Geometry String Functions Geometry String Functions

The string function for points is one of the most useful, and its form is:


     &POINT(ACTION, DATA,  -OPTION)

Here, ACTION must be either COORDINATES, D_NODE, PART, EULER_ANGLES, N_2NODES, N_BOX, RATIO, DEFLECTION, HOOK_LOC, OFFSET, CLOSE, NEAREST, or REL_MOTION. The details of DATA vary with ACTION, but normally DATA will be one or more point names. If ACTION is COORDINATES, this function returns the location of the point specified with DATA. Here, the location returned will be in the part system, unless one of the options -BODY or -GLOBAL has been specified. If the point has not been defined, a null string will be returned. One can use this function during an INMODEL, to define locations which may be required, provided that the point referenced has been previously defined. If ACTION is D_NODE, the function will return the distance between the two points specified via DATA. If ACTION is PART, the part name of the point specified with DATA is returned.

When changing frames of reference, the ACTION EULER_ANGLES may be useful. This action returns a set of Euler angles from three points specified via DATA. These angles will establish the new x axis along the line from first point to second, a new Z axis perpendicular to the plane formed by the three points, and a new Y axis given by the right-hand rule. The Z axis is defined by the cross product of the X axis and the vector from the first to the third point.

The ACTION N_2NODES returns all points along the line segment between the first point specified via DATA and the second one. These points will be in order with the first point specified being the first point returned and the second one specified as the last one returned.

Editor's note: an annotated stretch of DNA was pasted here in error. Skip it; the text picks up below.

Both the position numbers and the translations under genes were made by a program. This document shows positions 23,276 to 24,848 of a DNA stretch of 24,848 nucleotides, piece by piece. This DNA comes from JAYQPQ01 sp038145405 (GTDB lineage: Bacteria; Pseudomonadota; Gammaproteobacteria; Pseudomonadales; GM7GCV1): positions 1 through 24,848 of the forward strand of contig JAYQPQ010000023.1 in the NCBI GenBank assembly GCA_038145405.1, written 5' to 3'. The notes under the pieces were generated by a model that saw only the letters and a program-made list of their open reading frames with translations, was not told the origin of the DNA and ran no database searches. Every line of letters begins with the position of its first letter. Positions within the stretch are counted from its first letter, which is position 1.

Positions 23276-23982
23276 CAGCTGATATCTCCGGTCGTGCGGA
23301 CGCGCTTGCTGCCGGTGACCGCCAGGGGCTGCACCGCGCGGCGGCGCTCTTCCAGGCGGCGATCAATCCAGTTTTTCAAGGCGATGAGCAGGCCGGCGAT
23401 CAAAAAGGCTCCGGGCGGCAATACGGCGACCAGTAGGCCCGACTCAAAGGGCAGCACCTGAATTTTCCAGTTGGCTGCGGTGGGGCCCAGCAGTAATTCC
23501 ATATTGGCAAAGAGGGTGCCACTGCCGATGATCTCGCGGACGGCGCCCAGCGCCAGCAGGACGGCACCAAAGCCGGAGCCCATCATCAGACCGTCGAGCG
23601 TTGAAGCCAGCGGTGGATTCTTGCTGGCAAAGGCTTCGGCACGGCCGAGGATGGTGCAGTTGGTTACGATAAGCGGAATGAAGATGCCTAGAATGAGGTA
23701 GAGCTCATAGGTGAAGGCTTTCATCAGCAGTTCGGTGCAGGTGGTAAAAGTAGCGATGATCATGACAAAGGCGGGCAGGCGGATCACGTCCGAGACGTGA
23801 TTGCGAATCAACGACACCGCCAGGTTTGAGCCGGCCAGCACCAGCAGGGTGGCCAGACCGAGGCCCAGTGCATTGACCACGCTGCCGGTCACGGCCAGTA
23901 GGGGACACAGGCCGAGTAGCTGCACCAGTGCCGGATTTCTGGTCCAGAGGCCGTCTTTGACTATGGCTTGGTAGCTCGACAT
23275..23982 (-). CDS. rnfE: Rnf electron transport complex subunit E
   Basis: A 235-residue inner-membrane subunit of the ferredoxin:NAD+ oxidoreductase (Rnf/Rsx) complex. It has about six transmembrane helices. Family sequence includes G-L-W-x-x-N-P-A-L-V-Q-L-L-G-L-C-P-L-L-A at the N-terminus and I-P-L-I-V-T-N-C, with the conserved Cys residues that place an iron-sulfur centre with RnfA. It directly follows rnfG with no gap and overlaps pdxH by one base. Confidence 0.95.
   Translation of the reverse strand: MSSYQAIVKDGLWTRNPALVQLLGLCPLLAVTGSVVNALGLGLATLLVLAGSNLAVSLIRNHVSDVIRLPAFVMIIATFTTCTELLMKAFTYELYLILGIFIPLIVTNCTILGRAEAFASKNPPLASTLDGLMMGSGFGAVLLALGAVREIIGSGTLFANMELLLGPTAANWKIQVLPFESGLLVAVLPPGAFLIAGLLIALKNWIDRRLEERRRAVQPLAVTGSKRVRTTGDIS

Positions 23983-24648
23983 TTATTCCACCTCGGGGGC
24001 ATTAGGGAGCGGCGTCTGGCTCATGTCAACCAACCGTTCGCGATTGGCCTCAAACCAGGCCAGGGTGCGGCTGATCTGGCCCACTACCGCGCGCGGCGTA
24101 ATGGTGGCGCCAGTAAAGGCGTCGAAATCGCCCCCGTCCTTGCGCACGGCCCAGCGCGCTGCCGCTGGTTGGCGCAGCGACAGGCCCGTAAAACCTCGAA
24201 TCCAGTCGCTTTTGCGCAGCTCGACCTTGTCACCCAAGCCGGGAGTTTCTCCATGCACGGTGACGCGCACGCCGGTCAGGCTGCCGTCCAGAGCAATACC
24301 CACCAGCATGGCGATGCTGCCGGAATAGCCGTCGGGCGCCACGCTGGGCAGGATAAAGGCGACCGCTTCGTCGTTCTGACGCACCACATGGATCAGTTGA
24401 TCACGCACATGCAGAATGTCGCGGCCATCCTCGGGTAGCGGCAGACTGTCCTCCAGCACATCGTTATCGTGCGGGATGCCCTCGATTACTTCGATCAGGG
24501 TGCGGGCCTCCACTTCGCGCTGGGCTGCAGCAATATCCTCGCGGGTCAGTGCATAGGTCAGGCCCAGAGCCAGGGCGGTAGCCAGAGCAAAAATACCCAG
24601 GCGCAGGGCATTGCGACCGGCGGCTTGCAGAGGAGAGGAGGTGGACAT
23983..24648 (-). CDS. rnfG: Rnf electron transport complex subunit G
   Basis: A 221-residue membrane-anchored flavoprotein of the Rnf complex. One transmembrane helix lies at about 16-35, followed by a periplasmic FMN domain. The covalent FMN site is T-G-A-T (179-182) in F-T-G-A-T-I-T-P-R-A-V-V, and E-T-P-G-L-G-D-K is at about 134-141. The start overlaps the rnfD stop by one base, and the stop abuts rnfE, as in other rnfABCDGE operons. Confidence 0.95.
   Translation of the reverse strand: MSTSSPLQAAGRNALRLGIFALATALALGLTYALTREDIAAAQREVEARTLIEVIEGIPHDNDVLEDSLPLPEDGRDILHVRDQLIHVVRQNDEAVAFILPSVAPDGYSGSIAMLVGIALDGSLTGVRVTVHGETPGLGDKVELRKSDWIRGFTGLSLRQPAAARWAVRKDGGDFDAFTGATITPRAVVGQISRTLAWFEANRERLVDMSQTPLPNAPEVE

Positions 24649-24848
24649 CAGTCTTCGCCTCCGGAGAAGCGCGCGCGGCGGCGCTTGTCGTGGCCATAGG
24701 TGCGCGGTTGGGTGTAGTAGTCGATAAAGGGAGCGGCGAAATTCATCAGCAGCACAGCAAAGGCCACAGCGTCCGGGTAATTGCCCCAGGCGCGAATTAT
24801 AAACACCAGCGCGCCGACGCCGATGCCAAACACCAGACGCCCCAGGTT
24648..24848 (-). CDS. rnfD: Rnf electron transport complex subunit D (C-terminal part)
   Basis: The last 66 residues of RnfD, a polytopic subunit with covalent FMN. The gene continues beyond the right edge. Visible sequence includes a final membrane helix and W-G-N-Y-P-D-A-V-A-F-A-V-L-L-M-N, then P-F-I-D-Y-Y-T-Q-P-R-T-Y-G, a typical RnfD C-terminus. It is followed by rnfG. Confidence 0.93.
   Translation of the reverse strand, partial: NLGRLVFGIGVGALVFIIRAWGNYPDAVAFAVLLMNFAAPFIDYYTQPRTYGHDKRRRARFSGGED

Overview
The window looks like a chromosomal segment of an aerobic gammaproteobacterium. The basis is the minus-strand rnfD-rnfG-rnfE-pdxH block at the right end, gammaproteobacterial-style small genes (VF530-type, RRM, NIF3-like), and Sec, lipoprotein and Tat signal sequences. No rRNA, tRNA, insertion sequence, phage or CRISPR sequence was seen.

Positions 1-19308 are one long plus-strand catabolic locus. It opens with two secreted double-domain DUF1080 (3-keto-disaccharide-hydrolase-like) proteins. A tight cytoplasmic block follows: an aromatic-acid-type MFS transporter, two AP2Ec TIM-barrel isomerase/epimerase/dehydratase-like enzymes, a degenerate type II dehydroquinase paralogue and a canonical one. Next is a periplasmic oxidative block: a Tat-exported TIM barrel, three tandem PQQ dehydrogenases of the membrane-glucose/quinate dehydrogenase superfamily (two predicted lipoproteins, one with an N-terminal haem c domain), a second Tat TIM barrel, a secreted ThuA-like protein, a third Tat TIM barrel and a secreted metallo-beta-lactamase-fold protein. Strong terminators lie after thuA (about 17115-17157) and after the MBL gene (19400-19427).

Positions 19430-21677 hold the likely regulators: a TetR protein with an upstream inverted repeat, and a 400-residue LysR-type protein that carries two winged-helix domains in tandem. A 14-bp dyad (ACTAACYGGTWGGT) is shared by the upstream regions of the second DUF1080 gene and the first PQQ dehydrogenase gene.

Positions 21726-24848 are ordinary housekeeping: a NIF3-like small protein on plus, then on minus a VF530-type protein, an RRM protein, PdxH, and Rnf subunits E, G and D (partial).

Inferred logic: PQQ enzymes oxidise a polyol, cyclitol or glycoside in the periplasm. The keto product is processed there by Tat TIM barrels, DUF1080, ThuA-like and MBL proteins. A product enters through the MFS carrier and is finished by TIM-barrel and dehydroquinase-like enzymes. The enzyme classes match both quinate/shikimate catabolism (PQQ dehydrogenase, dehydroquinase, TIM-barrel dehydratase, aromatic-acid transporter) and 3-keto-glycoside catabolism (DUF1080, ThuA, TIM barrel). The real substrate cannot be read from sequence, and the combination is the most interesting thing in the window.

The remaining values ACTION are different than those above in that the DATA are not strictly point names. The ACTION N_BOX is different from the others in that the data here is a set of global coordinates: X1, X2, Y1, Y2, Z1, and Z2. The function will return all points which are in the "box" defined by the six planes defined by these coordinates. The ACTION RATIO will return the last value of joint unity ratio computed for the specified point, and an ACTION of DEFLECTION will return the three components of the last computed deflection of the point.

The ACTION HOOK_LOC has a form for DATA of: *NN1, LEN1, *NN2, LEN2, ....., *NN4, LEN4, and is used to find the global position of a hook which is connected to points *NN1, *NN2, etc. It assumes that the harness lengths are LEN1, LEN2, ... respectively. This function is useful primarily in setting up a lifting problem when one models the sling as a collection of flexible connectors.